Two hackers over the weekend disclosed an "unpatchable" security flaw in the Firefox browser, possibly giving out enough information for attackers to replicate the bug, according to a report.

Mischa Spiegelmock and Andrew Wbeelsoi made the presentation, called "Lovin the LOLs, LOL is my will", at the ToorCon hacker conference in San Diego on Saturday. They said Firefox's implementation of JavaScript is responsible for the flaw, which they called "a complete mess", according to a report from industry journal

The bug affects Firefox on Windows, Mac OS X and Linux, and means that attackers could compromise a system simply by adding particular JavaScript code to a Web site, the hackers said. The exploit causes a stack overflow error, according to the report.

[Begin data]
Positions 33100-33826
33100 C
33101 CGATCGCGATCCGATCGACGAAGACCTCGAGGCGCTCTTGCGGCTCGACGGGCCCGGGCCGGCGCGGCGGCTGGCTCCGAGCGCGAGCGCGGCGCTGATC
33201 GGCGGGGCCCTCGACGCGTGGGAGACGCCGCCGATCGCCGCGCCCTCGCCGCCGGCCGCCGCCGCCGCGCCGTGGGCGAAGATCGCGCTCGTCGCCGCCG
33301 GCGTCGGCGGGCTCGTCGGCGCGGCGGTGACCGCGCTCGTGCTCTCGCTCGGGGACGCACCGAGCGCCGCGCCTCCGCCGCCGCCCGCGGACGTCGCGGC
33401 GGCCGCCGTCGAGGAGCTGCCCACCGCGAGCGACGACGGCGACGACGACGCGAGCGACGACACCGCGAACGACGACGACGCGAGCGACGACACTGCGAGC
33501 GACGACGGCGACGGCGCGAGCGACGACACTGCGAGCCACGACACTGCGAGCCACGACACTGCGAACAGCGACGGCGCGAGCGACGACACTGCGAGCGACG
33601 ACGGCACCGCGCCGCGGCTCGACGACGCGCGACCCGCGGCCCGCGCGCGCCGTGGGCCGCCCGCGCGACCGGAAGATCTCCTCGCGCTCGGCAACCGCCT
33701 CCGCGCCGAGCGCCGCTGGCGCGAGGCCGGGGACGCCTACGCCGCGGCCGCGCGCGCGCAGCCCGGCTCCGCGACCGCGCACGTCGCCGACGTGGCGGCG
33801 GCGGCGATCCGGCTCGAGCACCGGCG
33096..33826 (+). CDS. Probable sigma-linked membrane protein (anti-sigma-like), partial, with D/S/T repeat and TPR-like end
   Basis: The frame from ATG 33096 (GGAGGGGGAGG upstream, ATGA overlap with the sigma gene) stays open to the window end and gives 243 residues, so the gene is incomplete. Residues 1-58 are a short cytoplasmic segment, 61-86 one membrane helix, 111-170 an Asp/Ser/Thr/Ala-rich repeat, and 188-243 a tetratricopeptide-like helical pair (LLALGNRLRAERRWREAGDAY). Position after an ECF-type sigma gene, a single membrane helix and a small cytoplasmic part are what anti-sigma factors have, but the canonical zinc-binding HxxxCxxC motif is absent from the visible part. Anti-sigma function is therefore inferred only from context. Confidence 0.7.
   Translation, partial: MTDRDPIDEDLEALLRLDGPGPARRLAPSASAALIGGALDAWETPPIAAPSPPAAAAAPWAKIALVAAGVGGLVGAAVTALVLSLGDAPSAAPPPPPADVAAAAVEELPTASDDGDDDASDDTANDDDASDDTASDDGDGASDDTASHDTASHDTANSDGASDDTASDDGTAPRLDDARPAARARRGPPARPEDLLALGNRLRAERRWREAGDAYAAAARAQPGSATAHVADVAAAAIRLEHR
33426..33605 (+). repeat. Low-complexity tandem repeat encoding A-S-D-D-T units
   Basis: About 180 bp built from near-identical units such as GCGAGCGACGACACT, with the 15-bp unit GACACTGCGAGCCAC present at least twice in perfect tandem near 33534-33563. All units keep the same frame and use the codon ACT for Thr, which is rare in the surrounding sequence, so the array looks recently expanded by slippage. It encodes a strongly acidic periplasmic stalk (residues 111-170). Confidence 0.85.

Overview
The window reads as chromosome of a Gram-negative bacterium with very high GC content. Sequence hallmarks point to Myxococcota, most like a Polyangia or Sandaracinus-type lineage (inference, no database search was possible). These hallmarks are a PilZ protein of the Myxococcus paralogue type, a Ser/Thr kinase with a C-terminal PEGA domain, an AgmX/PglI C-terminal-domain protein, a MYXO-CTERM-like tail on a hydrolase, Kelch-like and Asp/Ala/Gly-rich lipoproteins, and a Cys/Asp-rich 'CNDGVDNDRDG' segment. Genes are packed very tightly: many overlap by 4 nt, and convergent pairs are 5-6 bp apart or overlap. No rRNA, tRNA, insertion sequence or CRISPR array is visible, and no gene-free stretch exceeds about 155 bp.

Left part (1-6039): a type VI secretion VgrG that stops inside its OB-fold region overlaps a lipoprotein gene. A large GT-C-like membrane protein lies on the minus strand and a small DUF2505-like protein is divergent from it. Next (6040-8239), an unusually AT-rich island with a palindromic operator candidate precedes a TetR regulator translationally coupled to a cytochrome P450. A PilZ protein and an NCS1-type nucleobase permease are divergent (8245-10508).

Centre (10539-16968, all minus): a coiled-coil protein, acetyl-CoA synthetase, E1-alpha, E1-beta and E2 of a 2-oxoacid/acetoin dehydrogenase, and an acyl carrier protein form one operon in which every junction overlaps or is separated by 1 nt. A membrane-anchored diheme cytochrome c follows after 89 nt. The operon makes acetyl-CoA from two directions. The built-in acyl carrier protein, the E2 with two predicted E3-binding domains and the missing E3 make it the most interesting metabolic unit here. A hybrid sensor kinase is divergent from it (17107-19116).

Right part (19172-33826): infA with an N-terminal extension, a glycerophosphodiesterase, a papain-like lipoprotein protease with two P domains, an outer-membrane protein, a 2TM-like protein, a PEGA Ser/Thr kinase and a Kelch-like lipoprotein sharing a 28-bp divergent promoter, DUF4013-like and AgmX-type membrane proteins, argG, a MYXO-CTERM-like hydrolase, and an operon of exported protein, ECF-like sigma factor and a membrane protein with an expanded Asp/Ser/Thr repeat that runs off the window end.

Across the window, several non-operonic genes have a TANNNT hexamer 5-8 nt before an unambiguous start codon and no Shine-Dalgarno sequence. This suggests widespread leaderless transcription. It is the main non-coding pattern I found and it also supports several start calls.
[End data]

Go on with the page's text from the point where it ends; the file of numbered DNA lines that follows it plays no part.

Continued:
Spiegelmock and Wbeelsoi said Firefox's implementation of JavaScript is "a complete mess" and would be "impossible to patch", according to the report. Mozilla acknowledged that the bug could be difficult to fix if it involves the JavaScript virtual machine.

The disclosure follows several days of security difficulties for Microsoft's Internet Explorer browser. Last week Microsoft issued an emergency patch for IE after attackers began exploiting an unpatched security flaw on thousands of websites. The bug was used to plant a wide variety of malicious programs on users' systems.

Last month Symantec published a report showing that Firefox had acknowledged more security holes than IE. However, Symantec said Mozilla typically is much more prompt at acknowledging holes when they're reported, and is capable of patching more quickly, because of its open source nature.